Office of the President

Andrew Petter, President and Vice-Chancellor

Convocation Address, June 2016

June 07, 2016

Professor Andrew Petter
President and Vice-Chancellor
Simon Fraser University

Madam Chancellor, honoured guests, members of the Board of Governors and Senate, faculty members, staff and, especially, graduands, family and friends:

It is my privilege to preside at this culminating celebration of your education at Simon Fraser University.

There is nothing more gratifying – or inspiring – than to look upon the promise of a graduating class ... and to welcome, as co-celebrants, the friends and family who have been so important in bringing you to this day.

Especially in this, our 50th Anniversary year – a year in which we celebrate five decades of SFU graduates.

This university, like you, has reached a milestone in an important educational journey …

… from our early restive years as a “radical campus”  … to an institution now known as Canada’s “engaged university.”

… from being dismissed in 1965 as an academic upstart … to being acclaimed today as this country’s top comprehensive university.

And ALL OF YOU share in that success.

By that, I don’t just mean that you are the beneficiaries of having studied at one of Canada’s best universities.

And I don’t just mean that you are fortunate to have third-party validation for the quality of your educational experience … though that may prove helpful as you pursue your next challenge … whether it’s an employment opportunity or a further academic qualification.

Rather I mean that you are valued members of the SFU community.  Today you join over 140,000 SFU alumni who have shaped our past and are standard bearers for our future.

One of the key determinants of a university’s greatness is the quality of its student body.

It’s self-fulfilling:  a university that attracts excellent students forms a learning community that drives and demands excellence at every turn.

SFU’s success has been built with the help of tens of thousands of students.  You have added to their contributions, even as you have benefited from their legacy.

You’ve provoked and inspired.  You’ve brought energy and ideas – lots of ideas that have enabled us to be better and challenged us to do more.

This university has been motivated and strengthened by your enthusiasm and ambitions.  Thanks to you, we have risen to new heights.

And in the process, you too have risen to new heights.

The knowledge and skills – the experiences and insights – that you have acquired here have elevated and empowered you.

I have witnessed first-hand and heard from others what you have given and gained both inside and outside the classroom.

But the contributions of SFU students to this university don’t end upon graduation.

SFU is revered at home and respected around the world for the record and reputation of its alumni.

SFU alumni distinguish themselves – and this university – not only by the success they enjoy in their own lives, but also by the positive impact they have on the lives of others.

Nowhere is SFU’s commitment to engagement better reflected than in the contributions our alumni make in areas such as social justice, economic development, environmental sustainability and cultural enrichment.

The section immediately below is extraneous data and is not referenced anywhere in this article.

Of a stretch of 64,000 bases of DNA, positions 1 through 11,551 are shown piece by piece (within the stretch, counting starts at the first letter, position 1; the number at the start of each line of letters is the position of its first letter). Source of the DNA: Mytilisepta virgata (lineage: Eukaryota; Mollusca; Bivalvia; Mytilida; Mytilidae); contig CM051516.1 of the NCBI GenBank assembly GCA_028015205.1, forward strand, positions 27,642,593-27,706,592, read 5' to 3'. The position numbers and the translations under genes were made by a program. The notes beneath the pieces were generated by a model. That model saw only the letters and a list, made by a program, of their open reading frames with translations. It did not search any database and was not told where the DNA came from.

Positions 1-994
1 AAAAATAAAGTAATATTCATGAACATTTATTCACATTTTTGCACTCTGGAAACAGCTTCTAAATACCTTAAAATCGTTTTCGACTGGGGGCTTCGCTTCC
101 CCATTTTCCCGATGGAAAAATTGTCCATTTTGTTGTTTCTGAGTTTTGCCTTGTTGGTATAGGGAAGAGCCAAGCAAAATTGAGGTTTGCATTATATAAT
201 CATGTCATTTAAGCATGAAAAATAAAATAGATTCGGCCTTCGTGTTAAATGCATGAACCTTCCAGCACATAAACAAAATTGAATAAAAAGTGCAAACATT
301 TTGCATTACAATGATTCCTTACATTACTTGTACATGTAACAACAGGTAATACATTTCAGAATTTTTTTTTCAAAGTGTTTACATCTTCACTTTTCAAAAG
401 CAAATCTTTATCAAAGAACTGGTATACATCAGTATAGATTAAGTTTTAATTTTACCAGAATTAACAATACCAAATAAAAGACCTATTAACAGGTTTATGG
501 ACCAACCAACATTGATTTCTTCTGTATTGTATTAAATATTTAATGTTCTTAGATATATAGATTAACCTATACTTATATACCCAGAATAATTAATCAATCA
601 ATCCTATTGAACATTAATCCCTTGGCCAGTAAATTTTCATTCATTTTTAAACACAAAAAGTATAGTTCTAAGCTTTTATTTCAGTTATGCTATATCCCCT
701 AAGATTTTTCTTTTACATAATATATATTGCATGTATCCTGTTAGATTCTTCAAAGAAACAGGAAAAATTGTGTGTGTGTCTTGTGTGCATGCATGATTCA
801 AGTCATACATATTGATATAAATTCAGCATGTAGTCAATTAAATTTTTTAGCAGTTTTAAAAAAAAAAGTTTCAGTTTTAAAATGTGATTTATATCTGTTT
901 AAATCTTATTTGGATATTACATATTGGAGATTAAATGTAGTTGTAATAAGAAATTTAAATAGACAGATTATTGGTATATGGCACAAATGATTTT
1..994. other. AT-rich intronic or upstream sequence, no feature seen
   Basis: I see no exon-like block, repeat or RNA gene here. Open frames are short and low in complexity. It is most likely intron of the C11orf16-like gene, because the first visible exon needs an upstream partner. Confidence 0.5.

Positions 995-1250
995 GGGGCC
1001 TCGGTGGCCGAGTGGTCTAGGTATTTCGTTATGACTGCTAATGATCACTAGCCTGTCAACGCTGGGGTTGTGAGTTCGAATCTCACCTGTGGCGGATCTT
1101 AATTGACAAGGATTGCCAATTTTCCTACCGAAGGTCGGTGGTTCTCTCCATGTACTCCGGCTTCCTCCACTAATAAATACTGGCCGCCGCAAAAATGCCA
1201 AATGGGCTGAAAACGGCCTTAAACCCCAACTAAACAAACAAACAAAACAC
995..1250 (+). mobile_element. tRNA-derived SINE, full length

And that’s another reason why this convocation is cause for celebration.

Because, as you cross this stage, you add to the ranks of SFU’s most effective emissaries and most influential ambassadors.

Today you celebrate – as well you should.  You’ve reached your educational goal and you deserve to revel in all that you have accomplished.

But tomorrow?  Tomorrow, I urge you to embrace a new responsibility … to engage this splendid and battered world, and to use the education you’ve gained here to make it better.

I recognize that’s a tall order.  Looking at the important issues that confront us, it’s clear that many are beyond the capacity of any one individual to solve.

But that does not relieve you of responsibility to play your part.

In this regard, I commend to you the following words of author and historian Edward Everett Hale:

“I am only one, but I am one. I cannot do everything, but I can do something. And I will not let what I cannot do interfere with what I can do.”

That, then, is your challenge.  To do what you can – knowing that you are not alone … and that if each of you act in this spirit, together you can change the world.

Some days those actions may take the form of small gestures – the steps you take to strengthen your community … to volunteer, to vote, to be good citizens.

But other days, you may find opportunities to accomplish something bigger.

Consider the example of another SFU student, Terry Fox, whose single-minded determination to embark upon a Marathon of Hope inspired a country to join his campaign against cancer … a campaign that survived his untimely death and has since raised hundreds of millions of dollars to save the lives of others.

All this because one individual decided to do what he could.

So do what you can do. And 50 years from now, SFU will have that much more to celebrate.

In the meantime, I encourage you to stay engaged with us.

Degree in hand, you are still just beginning your educational journey, and this university will always be here for you.

As you continue, I wish you happiness and success in all your future endeavours.

In the words of an old Irish proverb, “May the road rise up to meet you; and may the wind always be at your back.”

Congratulations and good luck.